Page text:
Carney: People Can't Keep Same Health Plan That Doesn't Meet "Minimum Standards"

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ED HENRY: Beyond the website, the president, when he was trying to get the law passed, repeatedly said if you currently have health insurance, you will be able to keep your plan. This morning, David Axelrod was pressed on that point and said, the majority, the vast majority will get to keep their plans. He no longer works at the White House. From that podium, will you admit that what the president said, 'if you have a plan, you'll get to keep it,' that that was not true.

JAY CARNEY: Well, let's just be clear. What the president said and what everybody said all along is that there is going to be changes brought about by the Affordable Care Act to create minimum standards of coverage, minimum services every insurance provider has to provide. So that an individual shopping for insurance, when he or she purchases that insurance knows that maternity care is covered, that preventive services are covered, that mental health services are covered, that the insurance policy you buy doesn't have an annual limit or a lifetime limit, that there are out of pocket expenses capped at a maximum level, both annually and for a lifetime.

So, it's true that there are existing healthcare plans on the individual market that don't meet those minimum standards and therefore do not qualify for the Affordable Care Act. There are some that can be grandfathered, if people want to keep insurance that is substandard. But what is also true, Americans who have insurance on the existing individual market will now have numerous options available to them and 6 out of 10 will pay less than $100 per month in premiums for better insurance.

It's not even an apples and apples comparison. This is qualitatively better insurance coverage than what was available in many cases to Americans around the country. In many areas where the insurance market was so lightly regulated you often didn't know what you were getting. So you could sign an insurance policy, get that plan, pay a lot of up front money, premiums, out-of-pocket expenses, and then find out that because of the fine print, it does not cover the actual condition that you have. That will no longer be the case. So, I get that, you know, what the effort here is, but the fact is --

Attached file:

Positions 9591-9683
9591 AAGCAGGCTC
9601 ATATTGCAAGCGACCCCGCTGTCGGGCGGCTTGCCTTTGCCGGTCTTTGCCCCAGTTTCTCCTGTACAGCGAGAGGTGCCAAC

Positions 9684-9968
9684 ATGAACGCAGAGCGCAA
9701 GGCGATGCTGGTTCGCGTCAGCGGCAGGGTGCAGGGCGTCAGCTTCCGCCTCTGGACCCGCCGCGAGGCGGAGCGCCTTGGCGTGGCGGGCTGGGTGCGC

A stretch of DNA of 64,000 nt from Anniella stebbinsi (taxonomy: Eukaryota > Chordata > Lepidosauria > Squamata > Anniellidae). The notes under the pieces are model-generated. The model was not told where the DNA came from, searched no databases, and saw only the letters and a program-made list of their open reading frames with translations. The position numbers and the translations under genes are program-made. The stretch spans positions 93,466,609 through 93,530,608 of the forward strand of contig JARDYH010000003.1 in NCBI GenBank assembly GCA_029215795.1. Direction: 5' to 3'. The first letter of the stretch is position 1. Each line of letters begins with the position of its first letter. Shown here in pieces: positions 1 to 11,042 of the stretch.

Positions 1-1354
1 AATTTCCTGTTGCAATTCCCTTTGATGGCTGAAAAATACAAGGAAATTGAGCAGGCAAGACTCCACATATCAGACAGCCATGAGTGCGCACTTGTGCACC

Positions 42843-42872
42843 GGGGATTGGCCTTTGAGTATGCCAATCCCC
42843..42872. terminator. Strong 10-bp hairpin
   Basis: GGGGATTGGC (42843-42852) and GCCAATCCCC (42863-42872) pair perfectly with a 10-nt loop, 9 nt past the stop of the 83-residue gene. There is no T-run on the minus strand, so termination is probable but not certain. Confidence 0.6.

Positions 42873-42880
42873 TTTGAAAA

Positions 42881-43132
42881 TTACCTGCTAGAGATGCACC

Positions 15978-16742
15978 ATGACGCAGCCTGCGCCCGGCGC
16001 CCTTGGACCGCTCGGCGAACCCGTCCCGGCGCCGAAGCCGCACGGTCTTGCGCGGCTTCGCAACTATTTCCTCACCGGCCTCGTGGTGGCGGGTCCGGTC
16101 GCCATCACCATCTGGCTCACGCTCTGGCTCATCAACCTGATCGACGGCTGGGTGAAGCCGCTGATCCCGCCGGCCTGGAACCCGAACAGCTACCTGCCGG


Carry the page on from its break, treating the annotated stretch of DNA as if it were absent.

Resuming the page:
HENRY: But the president said one thing and you are admitting that that's not going to be the case. That not everyone is going to keep their plan. That they will admiringly wind up with probably better insurance in the long run. So, they may be healthier, that should be said. But the president sold it as if you have a plan, you will get to keep it and that's not true.

CARNEY: Ed, I appreciate what you're trying to do. Eighty-plus percent of the American people already get insurance through their employer, through Medicare or through Medicaid. They don't have to worry about or change anythingThose remaining individuals who do not have insurance at all now will have it available to them through, or don't have insurance at all and get it through the individual market will now have it available to them through expanded Medicaid services in those states that have accepted the expanded Medicaid program, as well as through the health care marketplaces. And it is correct, I take your point, it is correct that substandard plans that don't provide minimum services that have a lot of fine print that leaves consumers in the lurch often because of annual caps, or lifetime caps, or carve outs for some preexisting conditions, those are no longer allowed because the Affordable Care Act is built on the premise that health care is not a privilege, it is a right and there should be a minimum standard of plans available to Americans around the country.

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